made a dead set at him, and
before the first third of the
dinner was reached, I had
him happy again. It was easy to do -- in a country
of ranks and castes. You see, in a country where
they have ranks and castes, a man isn't ever a man,
he is only part of a man, he can't ever get his full
growth. You prove your superiority over him in
station, or rank, or fortune, and that's the end of it --
he knuckles down. You can't insult him after that.
No, I don't mean quite that; of course you CAN insult
him, I only mean it's difficult; and so, unless you've
got a lot of useless time on your hands it doesn't pay
to try. I had the smith's reverence now, because I
was apparently immensely prosperous and rich; I
could have had his adoration if I had had some
little gimcrack title of nobility. And not only his, but
any commoner's in the land, though he were the
mightiest production of all the ages, in intellect, worth,
and character, and I bankrupt in all three. This was
to remain so, as long as England should exist in the
earth. With the spirit of prophecy upon me, I could
look into the future and see her erect statues and
monuments to her unspeakable Georges and other
royal and noble clothes-horses, and leave unhonored
the creators of this world -- after God -- Gutenburg,
Watt, Arkwright, Whitney, Morse, Stephenson, Bell.
The king got
his cargo aboard, and then,
the talk not turning
upon battle, conquest, or iron-clad
duel, he dulled down to drowsiness
and went off to take a nap. Mrs.
Marco cleared the table, placed
the beer keg handy, and went
away to eat her dinner of leavings
in humble privacy, and the rest
of us soon drifted into matters
near and dear to the hearts of
our sort -- business and wages,
of course. At a first glance,
things appeared to be exceeding
prosperous in this little tributary
kingdom -- whose lord was King
Bagdemagus -- as compared with
the state of things in my own
region. They had the "protection" system
in full force here, whereas we
were working along down toward
free-trade, by easy stages, and
were now about half way. Before
long, Dowley and I were doing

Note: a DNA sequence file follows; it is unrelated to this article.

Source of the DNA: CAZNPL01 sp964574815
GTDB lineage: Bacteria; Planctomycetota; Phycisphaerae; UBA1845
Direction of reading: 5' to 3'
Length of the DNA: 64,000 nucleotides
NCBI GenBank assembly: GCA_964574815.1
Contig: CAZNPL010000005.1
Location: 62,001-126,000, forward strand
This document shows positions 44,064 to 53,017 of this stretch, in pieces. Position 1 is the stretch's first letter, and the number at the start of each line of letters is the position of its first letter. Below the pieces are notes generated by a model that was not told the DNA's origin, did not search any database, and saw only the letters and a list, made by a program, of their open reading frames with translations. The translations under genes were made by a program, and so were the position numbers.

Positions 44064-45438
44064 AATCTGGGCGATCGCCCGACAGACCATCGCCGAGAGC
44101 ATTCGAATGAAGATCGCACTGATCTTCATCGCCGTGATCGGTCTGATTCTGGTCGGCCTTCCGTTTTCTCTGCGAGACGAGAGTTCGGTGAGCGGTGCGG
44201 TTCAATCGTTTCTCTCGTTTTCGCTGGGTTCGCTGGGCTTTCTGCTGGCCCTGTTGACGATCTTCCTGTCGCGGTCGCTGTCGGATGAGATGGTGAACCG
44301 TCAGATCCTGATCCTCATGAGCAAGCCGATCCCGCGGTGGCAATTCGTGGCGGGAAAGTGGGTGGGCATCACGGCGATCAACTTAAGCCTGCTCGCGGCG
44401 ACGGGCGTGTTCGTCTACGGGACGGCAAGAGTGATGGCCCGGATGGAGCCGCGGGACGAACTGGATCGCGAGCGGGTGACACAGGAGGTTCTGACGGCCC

all the talking, the others hungrily
listening. Dowley warmed to his
work, snuffed an advantage in
the air, and began to put questions
which he considered pretty awkward
ones for me, and they did have
something of that look:
"In your country,
brother, what is the wage of
bailiff, master hind, carter,
milrays a day; that is to say,
a quarter of
The smith's face beamed with
joy. He said:
"With us they
are allowed the double of it!
And what may a
mechanic get -- carpenter, dauber,
mason, painter, blacksmith, wheelwright,
and the like?"
"On the average,
fifty milrays; half a cent
us they are allowed a hundred!
With us any good mechanic
is allowed a cent a day! I count
out the tailor, but not the others
-- they are all allowed a cent
a day, and in driving times they
get more -- yes, up to a hundred
and ten and even fifteen milrays
a day. I've paid a hundred and
fifteen myself, within the week.
'Rah for protection -- to Sheol
And his face shone upon the
company like a sunburst. But
I didn't scare at all. I rigged
up my pile-driver, and allowed
myself fifteen minutes to drive
him into the earth -- drive him
ALL in -- drive him in till not
even the curve of his skull should
show above ground. Here is the
way I started in on him. I asked:
"What do you
pay a pound for salt?"
"We pay forty. What do you
pay for beef and mutton -- when
you buy it?" That was a neat
hit; it made the color come.
somewhat, but not much; one
may say 75 milrays
"WE pay 33.
What do you pay for eggs?"
"We pay 20.
What do you pay for beer?"
us 8 1/2 milrays the pint."
"We get it
for 4; 25 bottles for a cent.
What do you pay for
"At the rate
of 900 milrays the bushel."
"We pay 400.
What do you pay for a man's
"We pay 6.
What do you pay for a stuff
gown for the wife
of the laborer or the mechanic?"
"We pay 8.4.0."
"Well, observe the difference:
you pay eight cents and four
mills, we pay only four cents." I
prepared now to sock it to him.
l said: "Look here, dear friend,
WHAT'S BECOME OF YOUR HIGH WAGES
YOU WERE BRAGGING SO ABOUT A
FEW MINUTES AGO?" -- and I looked
around on the company with placid
satisfaction, for I had slipped
up on him gradually and tied
him hand and foot, you see, without
his ever noticing that he was
being tied at all. "What's become
of those noble high wages of
yours? -- I seem to have knocked
the stuffing all out of them,
it appears to me."
But if you will believe me,
he merely looked surprised, that
is all! he didn't grasp the situation
at all, didn't know he had walked
into a trap, didn't discover
that he was IN a trap. I could
have shot him, from sheer vexation.
With cloudy eye and a struggling
intellect he fetched this out:
"Marry, I seem
not to understand. It is PROVED
that our wages be
double thine; how then may it
be that thou'st knocked therefrom
the stuffing? -- an miscall not
the wonderly word, this being
the first time under grace and
providence of God it hath been
granted me to hear it."
Well, I was stunned; partly
with this unlooked-for stupidity
on his part, and partly because